- Sometimes pain in the center of the pelvis and around the area of the pubic bone
If you’ve experienced a UTI, you are certainly not alone. It’s expected that nearly one in every two women will experience at least one UTI in her lifetime, and nearly one in three women will have received antibiotic treatment for a UTI before the age of 24.3 Antibiotics are how UTIs are most commonly treated.
If you have the symptoms of a UTI, you should see a healthcare provider. That’s because there’s a risk of kidney infection, which can cause serious consequences.1 A bacterial infection that has moved into the upper urinary tract can result in back or side pain, high fever, shaking and chills, nausea and vomiting.1 It’s absolutely vital to see a doctor immediately if you’re experiencing any of these conditions to determine the type of infection you may have. UTI symptoms can also be similar to that of a bladder infection, so having a healthcare provider assess and properly diagnose your condition is critical to avoid complications.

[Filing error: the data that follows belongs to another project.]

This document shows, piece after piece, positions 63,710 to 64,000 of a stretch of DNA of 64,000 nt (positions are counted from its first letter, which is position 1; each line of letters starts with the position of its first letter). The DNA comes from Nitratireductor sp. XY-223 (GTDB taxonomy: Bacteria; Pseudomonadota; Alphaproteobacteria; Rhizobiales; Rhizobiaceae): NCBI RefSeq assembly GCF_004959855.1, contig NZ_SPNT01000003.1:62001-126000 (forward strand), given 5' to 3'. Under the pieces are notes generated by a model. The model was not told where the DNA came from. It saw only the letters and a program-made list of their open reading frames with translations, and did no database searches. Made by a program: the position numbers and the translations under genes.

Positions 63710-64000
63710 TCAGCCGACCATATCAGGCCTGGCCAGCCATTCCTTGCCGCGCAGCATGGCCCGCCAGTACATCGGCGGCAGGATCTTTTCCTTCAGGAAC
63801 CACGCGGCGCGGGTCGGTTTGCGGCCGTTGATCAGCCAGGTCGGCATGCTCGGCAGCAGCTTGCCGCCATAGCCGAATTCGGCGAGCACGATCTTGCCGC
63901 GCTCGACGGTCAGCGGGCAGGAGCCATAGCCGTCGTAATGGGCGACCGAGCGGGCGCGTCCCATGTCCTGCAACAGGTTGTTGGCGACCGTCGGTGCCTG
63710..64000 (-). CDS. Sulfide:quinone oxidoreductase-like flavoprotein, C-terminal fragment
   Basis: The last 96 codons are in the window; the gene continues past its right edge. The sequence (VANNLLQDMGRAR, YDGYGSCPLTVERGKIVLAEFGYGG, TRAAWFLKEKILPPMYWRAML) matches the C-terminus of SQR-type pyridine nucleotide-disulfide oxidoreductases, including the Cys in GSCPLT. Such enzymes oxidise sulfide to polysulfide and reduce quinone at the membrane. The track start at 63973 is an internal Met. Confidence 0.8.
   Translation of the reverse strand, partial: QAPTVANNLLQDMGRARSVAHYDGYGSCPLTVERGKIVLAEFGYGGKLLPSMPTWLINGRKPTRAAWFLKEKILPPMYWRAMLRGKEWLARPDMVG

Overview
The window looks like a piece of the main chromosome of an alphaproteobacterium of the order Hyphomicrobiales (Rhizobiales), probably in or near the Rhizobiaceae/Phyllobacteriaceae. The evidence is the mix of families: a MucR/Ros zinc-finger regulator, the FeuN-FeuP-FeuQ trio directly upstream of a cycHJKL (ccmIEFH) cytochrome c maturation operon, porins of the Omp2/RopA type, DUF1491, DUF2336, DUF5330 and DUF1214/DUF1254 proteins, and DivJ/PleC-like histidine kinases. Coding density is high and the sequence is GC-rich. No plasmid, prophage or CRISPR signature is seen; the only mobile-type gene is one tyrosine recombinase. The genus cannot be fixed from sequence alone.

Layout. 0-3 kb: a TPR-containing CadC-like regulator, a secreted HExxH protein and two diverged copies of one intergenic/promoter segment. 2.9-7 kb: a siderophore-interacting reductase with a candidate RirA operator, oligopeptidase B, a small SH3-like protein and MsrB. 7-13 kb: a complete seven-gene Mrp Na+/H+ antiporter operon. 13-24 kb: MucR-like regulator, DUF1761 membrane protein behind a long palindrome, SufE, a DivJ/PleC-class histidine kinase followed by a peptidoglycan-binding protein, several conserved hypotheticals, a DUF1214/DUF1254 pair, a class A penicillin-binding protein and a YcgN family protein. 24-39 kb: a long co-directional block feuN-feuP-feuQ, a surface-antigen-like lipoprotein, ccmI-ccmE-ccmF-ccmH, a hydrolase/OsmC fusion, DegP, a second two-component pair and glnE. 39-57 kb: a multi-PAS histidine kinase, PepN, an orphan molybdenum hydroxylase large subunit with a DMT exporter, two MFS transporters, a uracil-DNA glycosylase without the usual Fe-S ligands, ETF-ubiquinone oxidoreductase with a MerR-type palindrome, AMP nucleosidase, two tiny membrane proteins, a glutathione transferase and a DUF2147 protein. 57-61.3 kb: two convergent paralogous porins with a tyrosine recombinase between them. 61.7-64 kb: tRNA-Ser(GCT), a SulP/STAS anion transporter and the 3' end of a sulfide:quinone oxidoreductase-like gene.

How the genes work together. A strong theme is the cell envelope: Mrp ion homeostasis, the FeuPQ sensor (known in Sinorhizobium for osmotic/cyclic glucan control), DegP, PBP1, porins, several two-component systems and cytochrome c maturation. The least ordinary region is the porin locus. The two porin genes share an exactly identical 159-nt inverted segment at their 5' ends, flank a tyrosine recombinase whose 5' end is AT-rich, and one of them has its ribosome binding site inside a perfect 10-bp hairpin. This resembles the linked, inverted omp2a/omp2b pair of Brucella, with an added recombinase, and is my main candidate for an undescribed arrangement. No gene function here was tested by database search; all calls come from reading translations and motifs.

Can You Have Sex With a UTI?
Once you have been diagnosed with a UTI and you’re undergoing treatment, can you have sex with UTI?
First off, UTIs are not sexually transmitted and are not contagious. Can you pass a UTI to your partner? No. This means that you will not pass your UTI to your partner if you choose to have sex.5 It is possible, however, to pass the bacteria that causes a UTI, and these bacteria could cause a secondary infection.6 Can you have sex while taking antibiotics for UTI? Yes, but you might want to wait.